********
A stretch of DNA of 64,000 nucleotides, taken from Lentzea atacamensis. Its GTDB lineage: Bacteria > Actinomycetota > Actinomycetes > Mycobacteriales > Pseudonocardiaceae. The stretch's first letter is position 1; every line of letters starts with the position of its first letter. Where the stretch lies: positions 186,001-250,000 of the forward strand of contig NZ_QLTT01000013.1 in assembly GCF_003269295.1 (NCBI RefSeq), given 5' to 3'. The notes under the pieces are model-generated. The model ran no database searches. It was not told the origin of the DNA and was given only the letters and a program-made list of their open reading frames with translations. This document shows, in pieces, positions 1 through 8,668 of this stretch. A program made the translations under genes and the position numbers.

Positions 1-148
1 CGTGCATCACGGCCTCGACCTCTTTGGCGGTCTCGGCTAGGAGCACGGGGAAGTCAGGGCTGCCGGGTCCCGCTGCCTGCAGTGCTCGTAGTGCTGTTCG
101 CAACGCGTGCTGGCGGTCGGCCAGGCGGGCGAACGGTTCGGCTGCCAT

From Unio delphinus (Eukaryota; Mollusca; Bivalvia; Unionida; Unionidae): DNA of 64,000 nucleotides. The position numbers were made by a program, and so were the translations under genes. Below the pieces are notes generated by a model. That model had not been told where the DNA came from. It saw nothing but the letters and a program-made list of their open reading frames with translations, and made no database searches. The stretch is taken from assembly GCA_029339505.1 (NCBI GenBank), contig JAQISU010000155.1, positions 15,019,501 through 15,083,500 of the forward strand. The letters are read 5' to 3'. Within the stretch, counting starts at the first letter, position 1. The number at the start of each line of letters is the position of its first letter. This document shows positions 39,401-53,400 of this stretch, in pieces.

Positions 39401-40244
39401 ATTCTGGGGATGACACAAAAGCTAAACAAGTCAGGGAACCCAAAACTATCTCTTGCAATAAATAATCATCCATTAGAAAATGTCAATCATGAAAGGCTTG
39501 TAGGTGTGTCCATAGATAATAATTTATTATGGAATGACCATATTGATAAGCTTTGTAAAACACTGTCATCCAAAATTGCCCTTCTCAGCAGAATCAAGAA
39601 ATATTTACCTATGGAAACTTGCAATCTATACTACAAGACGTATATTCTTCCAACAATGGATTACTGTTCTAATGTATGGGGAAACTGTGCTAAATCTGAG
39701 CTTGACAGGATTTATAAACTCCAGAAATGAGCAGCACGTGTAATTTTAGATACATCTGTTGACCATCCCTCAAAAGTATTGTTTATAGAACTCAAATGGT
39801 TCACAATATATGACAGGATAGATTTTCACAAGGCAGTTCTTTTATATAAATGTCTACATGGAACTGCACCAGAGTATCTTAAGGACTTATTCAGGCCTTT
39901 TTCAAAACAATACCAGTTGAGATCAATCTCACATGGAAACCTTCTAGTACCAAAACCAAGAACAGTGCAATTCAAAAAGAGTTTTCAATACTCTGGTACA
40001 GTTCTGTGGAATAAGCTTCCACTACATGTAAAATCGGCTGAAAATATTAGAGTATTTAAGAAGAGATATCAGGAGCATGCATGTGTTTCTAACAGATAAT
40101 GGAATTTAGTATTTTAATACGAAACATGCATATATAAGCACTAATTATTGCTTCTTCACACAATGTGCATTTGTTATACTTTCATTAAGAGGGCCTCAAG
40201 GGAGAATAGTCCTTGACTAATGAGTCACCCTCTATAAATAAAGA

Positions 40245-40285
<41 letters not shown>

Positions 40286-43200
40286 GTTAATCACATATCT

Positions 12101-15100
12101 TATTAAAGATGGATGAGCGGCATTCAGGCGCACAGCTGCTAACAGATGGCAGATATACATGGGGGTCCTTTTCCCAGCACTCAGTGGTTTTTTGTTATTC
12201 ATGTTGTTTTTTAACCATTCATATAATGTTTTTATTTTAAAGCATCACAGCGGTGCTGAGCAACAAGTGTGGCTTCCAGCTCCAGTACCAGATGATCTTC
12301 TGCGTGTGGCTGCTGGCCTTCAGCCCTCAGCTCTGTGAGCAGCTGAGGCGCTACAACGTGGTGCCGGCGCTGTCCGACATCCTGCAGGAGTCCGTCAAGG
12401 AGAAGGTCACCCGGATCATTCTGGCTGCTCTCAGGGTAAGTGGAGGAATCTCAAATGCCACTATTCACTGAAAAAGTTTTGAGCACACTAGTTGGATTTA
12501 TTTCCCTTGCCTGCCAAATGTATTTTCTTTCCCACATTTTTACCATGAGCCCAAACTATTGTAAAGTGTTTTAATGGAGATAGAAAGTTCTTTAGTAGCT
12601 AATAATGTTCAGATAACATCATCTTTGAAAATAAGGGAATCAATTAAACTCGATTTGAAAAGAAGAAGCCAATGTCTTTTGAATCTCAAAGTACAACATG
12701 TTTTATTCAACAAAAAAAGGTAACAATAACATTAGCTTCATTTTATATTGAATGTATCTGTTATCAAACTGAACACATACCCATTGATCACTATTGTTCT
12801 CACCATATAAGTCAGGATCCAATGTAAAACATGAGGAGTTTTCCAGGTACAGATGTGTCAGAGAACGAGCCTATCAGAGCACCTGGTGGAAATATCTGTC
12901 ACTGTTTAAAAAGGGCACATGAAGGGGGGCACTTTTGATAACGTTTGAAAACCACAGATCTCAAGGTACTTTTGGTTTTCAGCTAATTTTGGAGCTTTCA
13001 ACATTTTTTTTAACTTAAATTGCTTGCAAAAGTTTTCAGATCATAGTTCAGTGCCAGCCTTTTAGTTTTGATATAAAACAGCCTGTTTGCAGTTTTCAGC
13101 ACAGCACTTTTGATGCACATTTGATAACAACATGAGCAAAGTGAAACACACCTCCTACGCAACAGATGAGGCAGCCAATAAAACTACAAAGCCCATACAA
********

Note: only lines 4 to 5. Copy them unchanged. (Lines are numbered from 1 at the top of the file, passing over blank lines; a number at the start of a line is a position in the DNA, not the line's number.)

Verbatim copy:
101 CAACGCGTGCTGGCGGTCGGCCAGGCGGGCGAACGGTTCGGCTGCCAT

From Unio delphinus (Eukaryota; Mollusca; Bivalvia; Unionida; Unionidae): DNA of 64,000 nucleotides. The position numbers were made by a program, and so were the translations under genes. Below the pieces are notes generated by a model. That model had not been told where the DNA came from. It saw nothing but the letters and a program-made list of their open reading frames with translations, and made no database searches. The stretch is taken from assembly GCA_029339505.1 (NCBI GenBank), contig JAQISU010000155.1, positions 15,019,501 through 15,083,500 of the forward strand. The letters are read 5' to 3'. Within the stretch, counting starts at the first letter, position 1. The number at the start of each line of letters is the position of its first letter. This document shows positions 39,401-53,400 of this stretch, in pieces.